Despite officials’ assurance of Asarco demolition safety, some in Juárez worry

By Lorena Figueroa – El Paso Times

JUAREZ — Although the view of the Asarco smokestacks from Ermelinda Mata’s front yard is one of the best, she does not plan to be at home Saturday morning to see the stacks come down.

“Imagine what will happen if something goes wrong. I am not going to wait for my house — made up of metal sheets and cinder blocks — to collapse, and I don’t want to breathe all the dust and chemicals in the air,” said Mata, a resident of Ladrillera de Juárez, one of the Juárez neighborhoods closest to the Rio Grande and Asarco.

Like Mata, most Ladrillera de Juárez neighbors are worried about the blast’s effects on their homes. Some of the homes in this neighborhood are patched together with nails and wood. Others use cinder blocks for walls, but the blocks are not held together with mortar.

Residents are also worried about possible contamination that might get into the soil and groundwater.

The Asarco custodial trustee has said the 825-foot and 612-foot Asarco stacks contain no elements at a level that would pose a health or environmental risk during the demolition.

U.S. state and federal environmental officials have also said they see no problems with the demolition plan.

Mexican officials, who reviewed the Asarco plan and environmental impact tests from U.S. officials, also do not have major concerns about problems on the Juárez side of the border.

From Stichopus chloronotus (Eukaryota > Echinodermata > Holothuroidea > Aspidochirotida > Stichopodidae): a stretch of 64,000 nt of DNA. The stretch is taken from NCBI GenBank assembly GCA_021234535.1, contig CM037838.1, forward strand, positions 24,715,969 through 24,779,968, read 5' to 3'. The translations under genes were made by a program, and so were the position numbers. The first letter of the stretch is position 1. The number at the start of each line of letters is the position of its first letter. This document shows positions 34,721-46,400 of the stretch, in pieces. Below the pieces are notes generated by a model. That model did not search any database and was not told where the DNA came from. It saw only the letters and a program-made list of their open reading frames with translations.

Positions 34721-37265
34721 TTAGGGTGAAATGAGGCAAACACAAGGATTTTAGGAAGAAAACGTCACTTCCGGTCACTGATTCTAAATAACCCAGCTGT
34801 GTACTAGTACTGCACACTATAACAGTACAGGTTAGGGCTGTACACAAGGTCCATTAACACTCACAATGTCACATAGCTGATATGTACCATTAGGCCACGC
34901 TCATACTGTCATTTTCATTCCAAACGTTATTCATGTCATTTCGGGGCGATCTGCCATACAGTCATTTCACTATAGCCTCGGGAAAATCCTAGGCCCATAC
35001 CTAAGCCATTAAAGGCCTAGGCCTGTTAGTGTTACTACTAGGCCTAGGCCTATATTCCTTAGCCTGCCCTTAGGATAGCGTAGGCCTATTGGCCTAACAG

However, officials plan to close some streets at Ladrillera de Juárez and Franja Sara Lugo neighborhoods and establish a surveillance operation in the area at least three hours before the scheduled demolition.

Educando a la Ninez Preschool and Elementary, situated at Ladrillera de Juárez and a few yards from the border and Asarco, will cancel classes for all 180 students next week as a precaution, the school’s coordinator, Virginia Castillo, said Thursday.

Volunteer parents and teachers will be cleaning up the dust that is expected to build up from the demolition. They also will be looking for any cracks in the structure of the school for two days next week, she added.

“We decided to do this as a result of the concerns of the parents,” she said.

Castillo said she has received vague answers from the Civil Protection Department on the safety concerns that may be related to the blast.

“They only say not to worry, but why not? We all know that those chimneys have toxic chemicals inside them from the processes Asarco did for decades,” she said. “Authorities want to make a fool of us.”

Lorena Figueroa may be reached at; 546-6129.